Sometimes, it would appear, I can get caught up in the ‘hype’. I’d heard, and I use that term lightly as I can’t remember where from, that this was supposed to be a good film. A family friendly adventure that had some substance about it. Were they right?
I don’t know of the Goosebumps books which is surprising given the author, R. L. Stine, has sold some 400 million worldwide in the last 25 years or so. They are classed as young-adult or children’s books and play on the fears and emotions of growing up. Stine is regularly dubbed the Stephen King of children’s literature, something that’s referenced in the film.
The film itself starts with Zach, Dylan Minnette (Prisoners, Let Me In) arriving in a new town. He meets his prickly new neighbour Stine, Jack Black (School of Rock, Kung Fu Panda) and Stine’s daughter Hannah, Odeya Rush (The Giver, We Are What We Are). He also meets a new friend at school called Champ, Ryan Lee (Super 8, White Rabbit).
After breaking into Stine’s house to rescue Hannah, so he thinks, Zach and Champ find the old Goosebumps manuscripts, each one locked, and they unlock one. The Abominable Snowman emerges, causes havoc in the town but is finally captured. On returning to the house they find that another Goosebumps character, Slappy (voiced by Jack Black), has also got out and he sets out releasing the rest of the Goosebumps monsters and the kids, with Stine, have to save the town and day.
Writer Darren Lemke has previous where children’s films are concerned having penned Shrek Forever After and Turbo to name two. Scott Alexander (Agent Cody Banks, Problem Child) and Larry Karaszewski (Agent Cody Banks, Problem Child) help out with the story with hit-and-miss director Rob Letterman (Shark Tale, Monsters Vs Aliens) taking directorial duties.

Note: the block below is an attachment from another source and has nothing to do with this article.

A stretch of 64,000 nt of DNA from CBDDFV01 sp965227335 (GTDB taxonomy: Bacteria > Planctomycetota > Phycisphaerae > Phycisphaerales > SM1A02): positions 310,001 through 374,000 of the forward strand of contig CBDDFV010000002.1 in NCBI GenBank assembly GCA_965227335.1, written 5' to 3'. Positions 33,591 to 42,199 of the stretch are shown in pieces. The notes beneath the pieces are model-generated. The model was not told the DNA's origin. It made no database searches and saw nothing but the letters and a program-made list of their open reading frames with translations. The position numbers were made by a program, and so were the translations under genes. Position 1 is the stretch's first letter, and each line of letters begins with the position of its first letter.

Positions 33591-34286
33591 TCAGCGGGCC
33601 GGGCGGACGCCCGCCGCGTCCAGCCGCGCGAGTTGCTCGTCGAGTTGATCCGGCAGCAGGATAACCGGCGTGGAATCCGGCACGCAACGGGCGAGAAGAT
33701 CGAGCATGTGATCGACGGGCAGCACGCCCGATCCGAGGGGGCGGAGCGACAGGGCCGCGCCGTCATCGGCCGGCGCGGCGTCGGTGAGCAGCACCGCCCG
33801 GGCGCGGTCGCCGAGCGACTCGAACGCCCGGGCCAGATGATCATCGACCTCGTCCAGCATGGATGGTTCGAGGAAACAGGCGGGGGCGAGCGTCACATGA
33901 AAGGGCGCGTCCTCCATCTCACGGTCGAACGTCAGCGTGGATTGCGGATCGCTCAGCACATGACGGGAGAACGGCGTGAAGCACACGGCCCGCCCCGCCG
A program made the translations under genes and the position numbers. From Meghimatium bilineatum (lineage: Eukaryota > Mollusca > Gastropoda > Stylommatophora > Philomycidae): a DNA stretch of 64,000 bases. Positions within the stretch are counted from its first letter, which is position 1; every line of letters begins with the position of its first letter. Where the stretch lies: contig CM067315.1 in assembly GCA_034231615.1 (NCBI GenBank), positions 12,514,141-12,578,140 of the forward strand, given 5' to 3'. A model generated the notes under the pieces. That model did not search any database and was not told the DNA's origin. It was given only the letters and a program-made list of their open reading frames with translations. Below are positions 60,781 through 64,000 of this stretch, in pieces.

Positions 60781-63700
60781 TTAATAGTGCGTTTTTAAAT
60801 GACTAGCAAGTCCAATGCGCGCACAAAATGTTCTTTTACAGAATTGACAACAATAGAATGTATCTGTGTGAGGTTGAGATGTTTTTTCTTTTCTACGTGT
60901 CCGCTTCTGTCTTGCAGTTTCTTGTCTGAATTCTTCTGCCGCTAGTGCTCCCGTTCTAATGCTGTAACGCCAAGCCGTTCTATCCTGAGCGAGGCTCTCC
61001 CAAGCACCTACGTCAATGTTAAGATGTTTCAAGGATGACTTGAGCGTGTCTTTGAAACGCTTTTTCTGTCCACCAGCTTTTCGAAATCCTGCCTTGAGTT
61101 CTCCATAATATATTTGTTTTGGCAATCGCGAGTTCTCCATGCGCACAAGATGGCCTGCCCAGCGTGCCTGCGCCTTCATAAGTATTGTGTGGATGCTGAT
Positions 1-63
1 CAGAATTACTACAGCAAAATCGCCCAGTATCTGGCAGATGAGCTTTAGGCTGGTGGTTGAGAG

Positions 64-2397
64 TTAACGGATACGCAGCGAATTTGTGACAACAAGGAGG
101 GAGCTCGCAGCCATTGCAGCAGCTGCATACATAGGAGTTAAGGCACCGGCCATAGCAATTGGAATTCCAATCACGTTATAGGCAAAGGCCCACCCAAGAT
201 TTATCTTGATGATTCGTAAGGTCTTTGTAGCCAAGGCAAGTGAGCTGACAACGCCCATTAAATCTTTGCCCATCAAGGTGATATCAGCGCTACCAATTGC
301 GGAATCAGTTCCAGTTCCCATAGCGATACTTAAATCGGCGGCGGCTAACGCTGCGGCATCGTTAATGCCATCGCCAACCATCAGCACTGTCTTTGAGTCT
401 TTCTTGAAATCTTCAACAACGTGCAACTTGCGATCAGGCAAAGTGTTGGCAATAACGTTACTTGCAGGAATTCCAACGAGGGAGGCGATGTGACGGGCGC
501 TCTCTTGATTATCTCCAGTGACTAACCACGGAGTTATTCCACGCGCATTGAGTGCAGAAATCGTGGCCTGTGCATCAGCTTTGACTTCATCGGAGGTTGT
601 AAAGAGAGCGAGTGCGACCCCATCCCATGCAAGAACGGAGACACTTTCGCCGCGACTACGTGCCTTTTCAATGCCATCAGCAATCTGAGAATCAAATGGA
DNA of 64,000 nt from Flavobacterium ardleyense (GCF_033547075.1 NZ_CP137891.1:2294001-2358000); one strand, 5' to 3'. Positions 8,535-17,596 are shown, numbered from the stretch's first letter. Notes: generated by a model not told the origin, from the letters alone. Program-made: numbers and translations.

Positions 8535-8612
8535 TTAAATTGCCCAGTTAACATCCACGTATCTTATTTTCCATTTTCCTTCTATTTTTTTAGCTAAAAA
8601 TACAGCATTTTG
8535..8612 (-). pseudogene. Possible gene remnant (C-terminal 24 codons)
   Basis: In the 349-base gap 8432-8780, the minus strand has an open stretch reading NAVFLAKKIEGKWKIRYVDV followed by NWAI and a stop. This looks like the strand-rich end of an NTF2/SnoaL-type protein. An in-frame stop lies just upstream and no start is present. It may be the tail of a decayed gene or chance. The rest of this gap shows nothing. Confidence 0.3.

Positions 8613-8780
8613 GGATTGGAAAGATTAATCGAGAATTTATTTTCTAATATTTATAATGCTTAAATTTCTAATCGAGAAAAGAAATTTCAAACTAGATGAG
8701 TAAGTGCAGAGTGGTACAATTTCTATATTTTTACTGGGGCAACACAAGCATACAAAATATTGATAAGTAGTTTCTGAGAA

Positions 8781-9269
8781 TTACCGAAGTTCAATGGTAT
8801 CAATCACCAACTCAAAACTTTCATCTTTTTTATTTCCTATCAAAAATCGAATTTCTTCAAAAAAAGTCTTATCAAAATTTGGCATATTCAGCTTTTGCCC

What you end up with is a nicely shot movie with good effects, but the story is a little on the weak side, characters are thin and it’s all a bit clichéd and obvious. The first couple of times you can forgive but then it begins to grate on you.
Minnette and Rush are fine in their roles whilst Jack Black is, well, Jack Black. He’s not in School of Rock form but, thankfully, he’s better than Gulliver’s Travels form. The stand out would be Ryan Lee though he hasn’t got much competition. He plays the geeky, scared, kid at school who’s trying to get the high school beauty to notice him. Lee was good in Super 8 and again shows he can act; I just hope someone gives him something decent to act in.
The film is rated PG (in the UK) but I’m not quite sure who the movie is aimed at. It’s probably quite scary for younger children whilst I can’t imagine teenagers or young adults would be overly impressed given other films they can watch. Maybe it’s one to give your small children nightmares?